Attrition in the justice system – a Sankey Diagram

Sarah Habershon
July 8, 2016

I find learning easiest and most fun when I use real projects to put my learning into practice. As I get more familiar with D3, I’m developing a series of infographics using my learning exercises to visualize real data about something meaningful.
This week, it’s justice for victims of sexual assault, using a Sankey Diagram.
Recently, I read the published victim impact statement of a woman who was raped on an American university campus last year.
I highly recommend you read it too.
The statement details the horrific, protracted process this woman had to endure in order to see her rapist prosecuted in court, only to see him sentenced to a paltry six months on three counts of sexually assaulting her.
Outrage over the sentencing went viral, prompting an enormous backlash and a global discussion about the case. Much of the conversation was focused on the language of rape culture, race, privilege and revictimisation in the court system. I wanted to contribute something meaningful to the discussion, using New Zealand data, while the issue of justice for victims of sexual violence is fresh in the public consciousness.
In a Family Violence Clearinghouse data summary, I found an attrition study by the Ministry of Women’s Affairs that shows how few sexual violence cases result in a conviction and the number of cases that exit the system at each off-ramp.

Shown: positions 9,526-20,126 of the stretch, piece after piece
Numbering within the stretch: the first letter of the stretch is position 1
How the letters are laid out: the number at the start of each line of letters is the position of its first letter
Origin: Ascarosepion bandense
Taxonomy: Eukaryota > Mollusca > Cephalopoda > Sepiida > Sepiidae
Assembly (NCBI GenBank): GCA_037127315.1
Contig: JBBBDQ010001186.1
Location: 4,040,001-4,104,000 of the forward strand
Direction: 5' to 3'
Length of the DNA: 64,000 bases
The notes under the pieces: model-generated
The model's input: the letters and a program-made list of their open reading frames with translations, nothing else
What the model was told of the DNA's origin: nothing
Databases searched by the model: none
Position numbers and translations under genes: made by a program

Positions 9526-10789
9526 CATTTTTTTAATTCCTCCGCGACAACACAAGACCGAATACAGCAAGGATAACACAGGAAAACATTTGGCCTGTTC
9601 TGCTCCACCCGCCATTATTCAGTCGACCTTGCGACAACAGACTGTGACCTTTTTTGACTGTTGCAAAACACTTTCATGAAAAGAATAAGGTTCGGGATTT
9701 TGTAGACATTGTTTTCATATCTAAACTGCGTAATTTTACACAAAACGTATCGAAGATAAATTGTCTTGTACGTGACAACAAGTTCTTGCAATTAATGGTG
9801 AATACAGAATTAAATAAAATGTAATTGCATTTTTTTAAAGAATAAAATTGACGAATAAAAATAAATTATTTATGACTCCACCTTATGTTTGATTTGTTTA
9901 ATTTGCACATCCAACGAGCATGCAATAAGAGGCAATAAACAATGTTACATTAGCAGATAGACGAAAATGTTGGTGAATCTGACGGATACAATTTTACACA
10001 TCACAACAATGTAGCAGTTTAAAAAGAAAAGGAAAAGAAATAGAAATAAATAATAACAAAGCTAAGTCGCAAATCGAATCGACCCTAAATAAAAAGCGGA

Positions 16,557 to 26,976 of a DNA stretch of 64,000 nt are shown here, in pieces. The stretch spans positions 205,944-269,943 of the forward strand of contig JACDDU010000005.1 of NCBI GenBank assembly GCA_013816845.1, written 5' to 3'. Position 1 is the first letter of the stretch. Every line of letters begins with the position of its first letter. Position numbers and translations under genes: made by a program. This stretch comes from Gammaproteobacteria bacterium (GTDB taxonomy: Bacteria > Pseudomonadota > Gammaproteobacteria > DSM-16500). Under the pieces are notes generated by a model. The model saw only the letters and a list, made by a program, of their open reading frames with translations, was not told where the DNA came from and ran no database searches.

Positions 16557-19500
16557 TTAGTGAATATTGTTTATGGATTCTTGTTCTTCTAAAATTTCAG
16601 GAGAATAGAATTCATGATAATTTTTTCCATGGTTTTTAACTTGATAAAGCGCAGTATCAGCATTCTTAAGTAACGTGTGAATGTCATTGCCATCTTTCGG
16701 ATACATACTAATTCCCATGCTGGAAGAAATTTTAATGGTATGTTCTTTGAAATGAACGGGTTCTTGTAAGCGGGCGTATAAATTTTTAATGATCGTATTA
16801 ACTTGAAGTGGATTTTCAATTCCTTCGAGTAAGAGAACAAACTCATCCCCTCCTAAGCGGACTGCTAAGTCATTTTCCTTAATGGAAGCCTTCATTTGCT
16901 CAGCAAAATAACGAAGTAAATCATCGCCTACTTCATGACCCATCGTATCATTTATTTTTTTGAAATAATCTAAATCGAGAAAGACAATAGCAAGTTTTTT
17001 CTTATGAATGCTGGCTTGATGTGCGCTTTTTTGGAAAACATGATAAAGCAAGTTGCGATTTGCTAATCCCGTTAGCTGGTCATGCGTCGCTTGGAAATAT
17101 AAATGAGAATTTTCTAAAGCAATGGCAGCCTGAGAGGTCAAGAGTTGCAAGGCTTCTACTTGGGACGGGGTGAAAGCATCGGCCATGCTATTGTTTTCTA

A Sankey diagram was the perfect way to express this data, and prompt people to consider how the low conviction rate for reported incidents contributes to the decision 91% of victims make to never report their assault.
This is what the Family Violence Clearinghouse had to say about the data:
The aim of this study was to describe attrition in the criminal justice system in relation to adult sexual violence. Understanding the rates of attrition and the reasons for attrition was considered an important first step towards improving policy and practice so that attrition is minimised and the outcomes for victims are improved.
I used the D3 Sankey plugin to make the diagram, which I then exported as an SVG and put into Adobe Indesign.
Here’s the result.

sexual violence

Click here for pdf version
In my next blog, I’ll write about the process of formatting data for use with the D3 Sankey plugin, and the formatting options for the diagram that I adjusted to allow values to exit the system.
Data is beautiful – Sarah
Sarah blogs about how data can be made aesthetic at as well as informative

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